North Korea mocks South's president after latest missile test, rejects peace talks

North Korea mocks South's president after latest missile test, rejects peace talks

South Korea's Joint Chiefs of Staff said the projectiles launched from the North's eastern coast flew about 230 kilometres (143 miles) on an apogee of 30 kilometres (18 miles) before landing in waters between the Korean Peninsula and Japan.

Pyongyang has recently rebuffed Seoul, saying nuclear talks will be "strictly" between the North and the United States and refusing to hold separate dialogue with the South.

Expressing his "small apology for testing the short-range missiles", Kim told Trump that such saber-rattling would stop when the exercises end, according to Trump.

Experts say the North's recent launches are aimed at building leverage for nuclear talks with the United States, and pressuring Seoul to coax major concessions from Washington on its behalf.

Pyongyang has also been demanding that Seoul turn away from Washington and restart inter-Korean economic projects held back by US -led sanctions against the North.

The launches have complicated attempts to restart talks between U.S. and North Korean negotiators over the future of Pyongyang's nuclear weapons and ballistic missile programmes. The comments were carried by North Korea's Central News Agency (KCNA). The joint US-South Korea drills have been held for years but were scaled down to ease tensions with Pyongyang.

Pyongyang routinely denounces the annual exercises as a rehearsal for an invasion.

After threatening stern countermeasures and declaring that South Korea would "never lose" to Japan again, Moon has taken a more conciliatory tone over the past week as there was relief in Seoul that the impact of Japan's trade measures might not be as bad as initially thought.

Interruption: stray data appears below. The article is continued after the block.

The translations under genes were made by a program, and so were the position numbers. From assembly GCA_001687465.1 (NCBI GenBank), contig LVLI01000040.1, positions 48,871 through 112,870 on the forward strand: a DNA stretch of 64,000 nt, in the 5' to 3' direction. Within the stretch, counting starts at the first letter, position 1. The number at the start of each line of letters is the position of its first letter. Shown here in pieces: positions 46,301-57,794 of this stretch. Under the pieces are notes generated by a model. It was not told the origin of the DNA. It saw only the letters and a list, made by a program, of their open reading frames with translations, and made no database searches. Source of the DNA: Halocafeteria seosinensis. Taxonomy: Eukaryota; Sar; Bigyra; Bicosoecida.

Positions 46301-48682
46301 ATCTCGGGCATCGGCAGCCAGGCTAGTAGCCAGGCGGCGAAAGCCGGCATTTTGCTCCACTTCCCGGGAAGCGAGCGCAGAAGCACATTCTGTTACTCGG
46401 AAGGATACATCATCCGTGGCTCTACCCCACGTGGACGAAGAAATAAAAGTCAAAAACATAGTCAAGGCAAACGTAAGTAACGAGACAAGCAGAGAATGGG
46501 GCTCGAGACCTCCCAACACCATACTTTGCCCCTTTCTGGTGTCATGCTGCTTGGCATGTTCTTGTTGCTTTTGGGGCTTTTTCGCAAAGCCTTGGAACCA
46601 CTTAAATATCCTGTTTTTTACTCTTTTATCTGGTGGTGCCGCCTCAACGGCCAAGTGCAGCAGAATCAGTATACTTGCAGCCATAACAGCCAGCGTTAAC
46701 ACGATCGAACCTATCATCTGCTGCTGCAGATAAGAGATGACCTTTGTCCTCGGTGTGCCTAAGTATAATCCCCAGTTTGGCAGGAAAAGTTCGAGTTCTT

United Nations resolutions prohibit North Korea from launching ballistic missiles, whether short-, medium- or long-range.

South Korean President Moon Jae-in (文在寅) on Thursday (Aug. 15) talked about cooperation with Japan as well as a goal of Korean unification by 2045 in a speech that marked the 74th anniversary of the Korean liberation.

South Korea convenes an emergency security meeting after North Korea conducts another weapons test.

Moon and Kim have met three times since April a year ago, pledging peace and cooperation, but little progress has been made to improve dialogue and strengthen exchanges and cooperation.

The North's spokesman described Moon as an "impudent guy" who is "overcome with fright".

"His open talk about "dialogue" between the North and the South under such a situation raises a question as to whether he has proper thinking faculty", the spokesman said.

"In spite of a series of worrying actions taken by North Korea recently, the momentum for dialogue remains unshaken", Moon said in a speech marking Korea's independence from Japan's 1910-45 colonial rule.

He said Moon had no standing to talk about engagement with the North because of the ongoing military maneuvers.

"Now is the time for both Koreas and the United States to focus on resuming working-level negotiations between Pyongyang and Washington at the earliest possible date".

Some analysts believe North Korea's latest provocation is meant to pressure Seoul into pushing cross-border economic ties and persuading Washington to make concessions in any future talks over Pyongyang's nuclear weapons programme.

Trump and Kim have met twice since their first summit in Singapore past year and said their countries will continue talks, but little progress has been made on the North's stated commitment on denuclearization.

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